Usage of gender-neutral and racially sensitive terminology

"Calvin College is committed to creating a campus environment which honors the diversity of gender and race in the Christian community. Since language is a powerful influence in our academic community, we are committed to using inclusive language in all areas of the Calvin community’s life,” says the “Policy on Inclusive Language,” adopted by Calvin on Nov. 2, 1992.

gender

1. Do not single persons out by gender.

  • INCORRECT: The texts chosen for the popular interim were by Dickens and Jane Austen.
  • INCORRECT: The texts chosen for the popular interim were by Dickens and Ms. Austen.
  • CORRECT: The texts chosen for the popular interim were by Dickens and Austen.

2. Use non-gendered terms to refer to both men and women.

  • CORRECT: She was the lead actor in several Calvin Theatre Company productions, and she almost never removed her stage makeup—which was weird.

3. Avoid words that include the word man to refer to both men and women. Use the following terms:

  • chair or chairperson instead of “chairman”
  • spokesperson instead of “spokesman”
  • mail carrier or postal carrier instead of “mailman”
  • firefighter instead of “fireman”
  • CORRECT: She was the spokesperson for People for the Ethical Treatment of Calvinists.
  • CORRECT: He served as chair of the department of humanities until inhumane treatment forced him to resign, and she took his place.

4. English has no third-person pronoun that refers to a person of unknown gender. Rephrase a sentence in one of several ways rather than using his to correspond with everyone. Do not use their to correspond to everyone, as it sets up an odd singular/plural hybrid. The correct solutions are listed by degree of editorial elegance.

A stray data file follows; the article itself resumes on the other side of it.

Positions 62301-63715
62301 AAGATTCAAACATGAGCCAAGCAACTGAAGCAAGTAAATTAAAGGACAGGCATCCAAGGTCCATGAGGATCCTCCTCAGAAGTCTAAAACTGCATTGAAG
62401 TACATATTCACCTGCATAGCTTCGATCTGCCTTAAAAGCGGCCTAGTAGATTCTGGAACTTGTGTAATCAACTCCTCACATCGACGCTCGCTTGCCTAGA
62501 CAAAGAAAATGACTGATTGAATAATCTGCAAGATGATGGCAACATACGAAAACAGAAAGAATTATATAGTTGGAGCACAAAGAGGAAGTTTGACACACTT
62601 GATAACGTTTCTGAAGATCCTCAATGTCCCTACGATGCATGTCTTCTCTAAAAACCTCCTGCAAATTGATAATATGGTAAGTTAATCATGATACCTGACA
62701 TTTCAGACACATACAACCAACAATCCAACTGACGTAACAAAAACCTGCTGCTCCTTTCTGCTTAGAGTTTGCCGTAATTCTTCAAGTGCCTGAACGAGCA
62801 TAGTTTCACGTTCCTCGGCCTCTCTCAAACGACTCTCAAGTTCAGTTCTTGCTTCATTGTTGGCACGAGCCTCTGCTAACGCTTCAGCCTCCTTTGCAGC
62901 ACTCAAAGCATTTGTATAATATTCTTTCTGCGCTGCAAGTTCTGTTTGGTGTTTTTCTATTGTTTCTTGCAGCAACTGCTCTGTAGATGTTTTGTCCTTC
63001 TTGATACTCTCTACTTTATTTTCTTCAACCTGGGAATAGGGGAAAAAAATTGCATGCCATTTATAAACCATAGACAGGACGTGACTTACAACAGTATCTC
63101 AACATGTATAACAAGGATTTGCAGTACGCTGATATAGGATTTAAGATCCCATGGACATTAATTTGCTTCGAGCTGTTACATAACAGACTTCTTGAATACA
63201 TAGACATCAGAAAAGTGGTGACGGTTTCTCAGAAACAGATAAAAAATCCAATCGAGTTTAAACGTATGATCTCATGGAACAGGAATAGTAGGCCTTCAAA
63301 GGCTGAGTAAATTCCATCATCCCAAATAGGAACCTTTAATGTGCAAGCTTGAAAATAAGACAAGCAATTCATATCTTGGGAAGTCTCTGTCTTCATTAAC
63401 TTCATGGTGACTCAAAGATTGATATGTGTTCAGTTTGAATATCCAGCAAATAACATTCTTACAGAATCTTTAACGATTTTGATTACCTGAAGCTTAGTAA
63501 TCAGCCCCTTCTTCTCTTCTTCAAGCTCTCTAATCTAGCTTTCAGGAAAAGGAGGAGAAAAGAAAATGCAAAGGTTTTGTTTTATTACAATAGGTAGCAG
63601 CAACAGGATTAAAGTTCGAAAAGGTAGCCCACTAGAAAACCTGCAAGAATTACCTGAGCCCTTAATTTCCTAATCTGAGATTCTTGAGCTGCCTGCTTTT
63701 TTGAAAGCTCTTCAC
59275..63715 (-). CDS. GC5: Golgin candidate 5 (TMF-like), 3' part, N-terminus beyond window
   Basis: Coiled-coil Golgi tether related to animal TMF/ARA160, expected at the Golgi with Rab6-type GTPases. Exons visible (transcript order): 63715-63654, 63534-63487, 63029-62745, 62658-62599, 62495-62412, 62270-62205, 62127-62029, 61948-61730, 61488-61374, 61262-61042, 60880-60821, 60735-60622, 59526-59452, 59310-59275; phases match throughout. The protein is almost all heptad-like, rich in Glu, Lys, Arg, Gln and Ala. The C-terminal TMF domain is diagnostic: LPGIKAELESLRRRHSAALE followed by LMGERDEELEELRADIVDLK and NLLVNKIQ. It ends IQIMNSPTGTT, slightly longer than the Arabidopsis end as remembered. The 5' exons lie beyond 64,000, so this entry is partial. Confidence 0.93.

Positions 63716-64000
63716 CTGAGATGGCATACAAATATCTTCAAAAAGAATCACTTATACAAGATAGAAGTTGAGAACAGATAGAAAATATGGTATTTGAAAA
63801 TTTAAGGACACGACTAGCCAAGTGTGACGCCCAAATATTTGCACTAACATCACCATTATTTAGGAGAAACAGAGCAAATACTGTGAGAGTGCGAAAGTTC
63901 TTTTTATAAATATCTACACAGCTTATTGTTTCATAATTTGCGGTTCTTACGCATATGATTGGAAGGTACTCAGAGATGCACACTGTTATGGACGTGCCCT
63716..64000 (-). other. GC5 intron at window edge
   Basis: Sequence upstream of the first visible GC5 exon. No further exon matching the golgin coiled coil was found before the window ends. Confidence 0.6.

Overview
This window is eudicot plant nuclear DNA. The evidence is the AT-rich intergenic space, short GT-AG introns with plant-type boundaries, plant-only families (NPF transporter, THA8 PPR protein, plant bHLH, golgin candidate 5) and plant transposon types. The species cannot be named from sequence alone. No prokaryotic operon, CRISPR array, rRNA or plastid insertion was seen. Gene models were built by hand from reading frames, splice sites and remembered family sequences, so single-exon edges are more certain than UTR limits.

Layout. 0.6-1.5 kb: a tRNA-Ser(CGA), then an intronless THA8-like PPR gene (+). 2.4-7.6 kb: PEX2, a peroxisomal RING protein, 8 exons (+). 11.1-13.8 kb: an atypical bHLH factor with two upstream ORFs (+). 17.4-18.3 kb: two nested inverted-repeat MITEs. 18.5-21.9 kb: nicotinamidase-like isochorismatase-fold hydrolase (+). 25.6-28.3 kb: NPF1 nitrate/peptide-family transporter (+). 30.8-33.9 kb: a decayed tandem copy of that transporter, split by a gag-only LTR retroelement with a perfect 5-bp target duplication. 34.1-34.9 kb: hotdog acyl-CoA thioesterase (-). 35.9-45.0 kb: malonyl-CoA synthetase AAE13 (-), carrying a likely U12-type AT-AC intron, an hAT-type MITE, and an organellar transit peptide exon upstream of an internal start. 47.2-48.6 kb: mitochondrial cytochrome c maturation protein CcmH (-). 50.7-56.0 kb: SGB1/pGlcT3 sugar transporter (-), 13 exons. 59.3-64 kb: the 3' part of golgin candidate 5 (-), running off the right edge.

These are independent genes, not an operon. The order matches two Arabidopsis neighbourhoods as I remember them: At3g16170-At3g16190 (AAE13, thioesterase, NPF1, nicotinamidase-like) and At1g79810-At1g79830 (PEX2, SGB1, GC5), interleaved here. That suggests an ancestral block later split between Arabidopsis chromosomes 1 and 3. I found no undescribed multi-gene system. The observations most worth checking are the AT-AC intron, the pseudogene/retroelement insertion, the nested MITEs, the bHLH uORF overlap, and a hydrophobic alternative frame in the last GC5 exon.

• INCORRECT: Everyone should pack his copy of The Riverside Handbook to read on the long bus ride to Grammar Camp.
  • INCORRECT: Everyone should pack their copy of The Riverside Handbook to read on the long bus ride to Grammar Camp.
  • CORRECT: Everyone should pack his or her copy of The Riverside Handbook to read on the long bus ride to Grammar Camp. (Use his or her. Do not overuse this solution, however, as it is somewhat awkward and grows more awkward with each use.)
  • CORRECT: Everyone should pack a copy of The Riverside Handbook to read on the long bus ride to Grammar Camp. (Insert a in place of pronoun.)
  • CORRECT: All students should pack their copies of The Riverside Handbook to read on the long bus ride to Grammar Camp. (Change the singular to a plural.)

5. Refer to adult females as women, not ladies or girls.

  • CORRECT: The professor, who had been rebuked early in his career for sneering at “certain lady authors,” also offered a course on women in literature during which he referred to Becky Sharp as a “hussy.”

race and ethnicity

1. Use currently accepted terms—such as American Indian instead of “Indian” and Asian instead of "Oriental”—to refer to persons of a particular racial or ethnic group. For a complete list of appropriate terms to refer to race and ethnicity, see the latest edition of The Chicago Manual of Style.

2. Hyphenate multi-word descriptors of ethnic or racial groups only when they serve as compound modifiers.

  • CORRECT: The scholar who spoke on the lost city of Zimbabwe was African American.
  • CORRECT: He was an Anglo-American scholar who taught African-American literature.

For more information on unbiased language, see The Riverside Handbook.